The Las Vegas FBI office was involved in the security details of the 2010 Burning Man event, according to documents requested by a California-based writer.
Local FBI agents worked with the Pershing County sheriff’s office to “aid in the prevention of terrorist activities and intelligence collection,” the agency said in a document response to a Freedom of Information Act request from writer Inkoo Kang.
Burning Man is a week-long art and culture festival in the Black Rock Desert, about 140 miles north of Reno. This year’s event is already underway and runs until Monday .
“The greatest known threat in this event is crowd control issues and use of illegal drugs by the participants,” the FBI wrote in its general description of the eight-day 2010 festival.
The requested document also contained emails between the Las Vegas FBI office and a private security company contracted by Burning Man organizers.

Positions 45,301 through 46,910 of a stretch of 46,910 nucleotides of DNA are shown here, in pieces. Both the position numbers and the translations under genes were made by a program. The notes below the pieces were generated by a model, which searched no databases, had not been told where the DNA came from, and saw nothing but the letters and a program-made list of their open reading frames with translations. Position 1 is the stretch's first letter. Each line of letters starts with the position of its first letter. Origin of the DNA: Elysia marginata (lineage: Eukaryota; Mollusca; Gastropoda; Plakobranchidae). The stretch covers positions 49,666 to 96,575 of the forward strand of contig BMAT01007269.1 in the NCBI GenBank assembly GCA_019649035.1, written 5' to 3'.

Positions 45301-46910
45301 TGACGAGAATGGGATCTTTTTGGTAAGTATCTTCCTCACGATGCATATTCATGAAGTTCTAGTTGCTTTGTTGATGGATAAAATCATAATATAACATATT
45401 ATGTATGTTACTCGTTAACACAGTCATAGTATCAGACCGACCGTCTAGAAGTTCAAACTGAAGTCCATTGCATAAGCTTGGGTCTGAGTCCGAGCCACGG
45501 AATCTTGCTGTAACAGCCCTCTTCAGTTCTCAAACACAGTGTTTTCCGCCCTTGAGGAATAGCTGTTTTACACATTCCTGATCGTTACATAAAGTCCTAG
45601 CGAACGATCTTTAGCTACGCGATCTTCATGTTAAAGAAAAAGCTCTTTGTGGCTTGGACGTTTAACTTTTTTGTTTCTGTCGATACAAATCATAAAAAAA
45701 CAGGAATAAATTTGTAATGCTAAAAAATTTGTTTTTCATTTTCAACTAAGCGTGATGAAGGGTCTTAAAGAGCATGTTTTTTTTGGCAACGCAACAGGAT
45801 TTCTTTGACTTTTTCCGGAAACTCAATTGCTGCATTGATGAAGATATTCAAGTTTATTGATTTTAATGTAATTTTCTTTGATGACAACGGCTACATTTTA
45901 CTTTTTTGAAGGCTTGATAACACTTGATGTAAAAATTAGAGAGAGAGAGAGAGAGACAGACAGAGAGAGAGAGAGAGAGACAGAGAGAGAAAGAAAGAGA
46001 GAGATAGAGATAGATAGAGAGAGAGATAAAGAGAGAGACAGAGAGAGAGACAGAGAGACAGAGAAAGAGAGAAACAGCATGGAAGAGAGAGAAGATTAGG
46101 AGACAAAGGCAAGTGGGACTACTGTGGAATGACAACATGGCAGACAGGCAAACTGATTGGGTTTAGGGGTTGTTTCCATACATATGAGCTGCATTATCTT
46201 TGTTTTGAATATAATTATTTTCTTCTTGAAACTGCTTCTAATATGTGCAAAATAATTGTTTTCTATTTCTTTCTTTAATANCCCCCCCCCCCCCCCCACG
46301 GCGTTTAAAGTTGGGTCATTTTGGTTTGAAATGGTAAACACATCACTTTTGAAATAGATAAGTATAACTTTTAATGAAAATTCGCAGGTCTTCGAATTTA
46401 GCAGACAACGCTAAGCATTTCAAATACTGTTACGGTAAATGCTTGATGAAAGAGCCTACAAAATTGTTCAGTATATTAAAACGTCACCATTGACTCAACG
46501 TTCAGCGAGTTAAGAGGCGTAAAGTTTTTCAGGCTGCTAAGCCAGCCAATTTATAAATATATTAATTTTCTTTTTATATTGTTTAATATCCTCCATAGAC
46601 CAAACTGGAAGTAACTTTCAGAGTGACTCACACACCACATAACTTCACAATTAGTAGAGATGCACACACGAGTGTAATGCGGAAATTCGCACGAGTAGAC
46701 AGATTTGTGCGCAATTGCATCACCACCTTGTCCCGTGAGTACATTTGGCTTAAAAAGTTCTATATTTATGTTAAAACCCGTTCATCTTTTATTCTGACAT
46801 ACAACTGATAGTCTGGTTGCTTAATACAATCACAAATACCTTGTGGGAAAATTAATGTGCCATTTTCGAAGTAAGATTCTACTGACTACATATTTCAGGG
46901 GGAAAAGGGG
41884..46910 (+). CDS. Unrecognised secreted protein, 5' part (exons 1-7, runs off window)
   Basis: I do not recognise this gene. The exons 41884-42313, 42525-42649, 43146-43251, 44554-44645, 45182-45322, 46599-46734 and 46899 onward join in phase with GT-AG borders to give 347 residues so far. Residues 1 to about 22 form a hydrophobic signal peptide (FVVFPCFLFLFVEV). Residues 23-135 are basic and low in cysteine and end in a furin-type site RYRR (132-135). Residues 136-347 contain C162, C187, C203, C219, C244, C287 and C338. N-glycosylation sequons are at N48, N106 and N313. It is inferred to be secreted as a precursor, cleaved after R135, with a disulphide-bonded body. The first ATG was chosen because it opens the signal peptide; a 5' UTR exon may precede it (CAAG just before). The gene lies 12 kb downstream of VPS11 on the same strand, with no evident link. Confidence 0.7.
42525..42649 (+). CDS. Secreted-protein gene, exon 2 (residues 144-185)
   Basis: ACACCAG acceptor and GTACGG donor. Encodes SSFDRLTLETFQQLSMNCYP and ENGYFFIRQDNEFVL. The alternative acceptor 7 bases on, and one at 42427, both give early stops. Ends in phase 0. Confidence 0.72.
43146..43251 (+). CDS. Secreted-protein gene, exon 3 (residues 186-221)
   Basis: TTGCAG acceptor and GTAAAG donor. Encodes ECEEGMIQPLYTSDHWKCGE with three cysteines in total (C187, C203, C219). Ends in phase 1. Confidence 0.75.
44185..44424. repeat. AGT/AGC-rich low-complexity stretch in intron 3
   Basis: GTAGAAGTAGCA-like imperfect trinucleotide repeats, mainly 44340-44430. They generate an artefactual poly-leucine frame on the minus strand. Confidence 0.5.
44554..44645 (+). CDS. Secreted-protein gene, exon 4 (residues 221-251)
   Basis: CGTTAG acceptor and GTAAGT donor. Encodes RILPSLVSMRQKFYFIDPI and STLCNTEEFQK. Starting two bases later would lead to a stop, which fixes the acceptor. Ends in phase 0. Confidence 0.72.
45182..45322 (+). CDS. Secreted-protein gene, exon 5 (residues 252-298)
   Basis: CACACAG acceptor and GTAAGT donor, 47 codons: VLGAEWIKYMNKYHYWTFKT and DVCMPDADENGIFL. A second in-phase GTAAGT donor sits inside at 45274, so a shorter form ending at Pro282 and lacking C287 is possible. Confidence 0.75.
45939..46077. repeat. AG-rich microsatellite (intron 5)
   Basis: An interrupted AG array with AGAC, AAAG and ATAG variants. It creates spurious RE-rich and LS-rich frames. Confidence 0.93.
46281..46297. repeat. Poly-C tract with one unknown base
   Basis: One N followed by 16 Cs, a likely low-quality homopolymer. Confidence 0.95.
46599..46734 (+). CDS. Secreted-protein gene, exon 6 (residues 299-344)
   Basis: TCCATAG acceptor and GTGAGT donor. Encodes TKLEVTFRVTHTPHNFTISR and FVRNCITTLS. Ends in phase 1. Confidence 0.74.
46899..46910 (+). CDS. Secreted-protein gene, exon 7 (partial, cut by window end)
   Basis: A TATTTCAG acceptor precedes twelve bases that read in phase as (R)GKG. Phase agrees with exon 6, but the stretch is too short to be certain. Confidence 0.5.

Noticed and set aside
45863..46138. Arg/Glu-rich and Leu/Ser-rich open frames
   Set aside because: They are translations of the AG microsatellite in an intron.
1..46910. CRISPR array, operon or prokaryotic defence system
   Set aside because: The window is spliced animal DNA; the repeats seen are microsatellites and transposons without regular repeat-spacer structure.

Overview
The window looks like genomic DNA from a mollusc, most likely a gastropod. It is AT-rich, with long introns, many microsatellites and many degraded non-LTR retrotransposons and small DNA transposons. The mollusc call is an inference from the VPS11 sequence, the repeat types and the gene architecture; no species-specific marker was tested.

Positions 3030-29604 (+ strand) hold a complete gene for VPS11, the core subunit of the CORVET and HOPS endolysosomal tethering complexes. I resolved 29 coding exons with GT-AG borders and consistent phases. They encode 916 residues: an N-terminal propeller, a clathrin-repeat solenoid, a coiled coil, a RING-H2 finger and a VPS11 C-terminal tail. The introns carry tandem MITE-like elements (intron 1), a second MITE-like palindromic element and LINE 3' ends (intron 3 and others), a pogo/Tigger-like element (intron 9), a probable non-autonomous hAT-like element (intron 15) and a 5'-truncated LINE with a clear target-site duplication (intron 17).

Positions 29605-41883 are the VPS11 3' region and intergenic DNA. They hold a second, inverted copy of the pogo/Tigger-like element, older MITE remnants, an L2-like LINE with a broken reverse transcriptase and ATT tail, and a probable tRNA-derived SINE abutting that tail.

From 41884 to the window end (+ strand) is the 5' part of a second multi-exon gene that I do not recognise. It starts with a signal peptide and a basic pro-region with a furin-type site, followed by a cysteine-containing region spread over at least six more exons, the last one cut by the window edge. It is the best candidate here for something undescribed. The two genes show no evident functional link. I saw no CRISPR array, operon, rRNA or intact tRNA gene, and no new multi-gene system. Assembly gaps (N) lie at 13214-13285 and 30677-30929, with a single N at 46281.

An agent wrote four days before the 2010 event, “… the FBI had no intelligence indicating any outside threats, domestic or international, to this event.”
An email from the Critical Incident Response Group advised the Las Vegas FBI office to “closely plan and coordinate its critical incident management activities with local, state, and federal agencies that are providing security” for the festival.
“This should be standard practice for any special event but it is even more critical in light of the ongoing war on terrorism and the potential for additional acts of terrorism being committed in the United States,” the security company wrote to a Field Intelligence Group supervisor during the 2010 event.
About 20 days after the 2010 festival’s end, the FBI wrote to the security company: “This event took place with no adverse threats or actions.”
Las Vegas FBI officials were not available Wednesday for comment on the agency’s involvement in past Burning Man events and its possible involvement in this year’s event.
Contact Kimber Laux at email@example.com or 702-383-0381. Find her on Twitter: @lauxkimber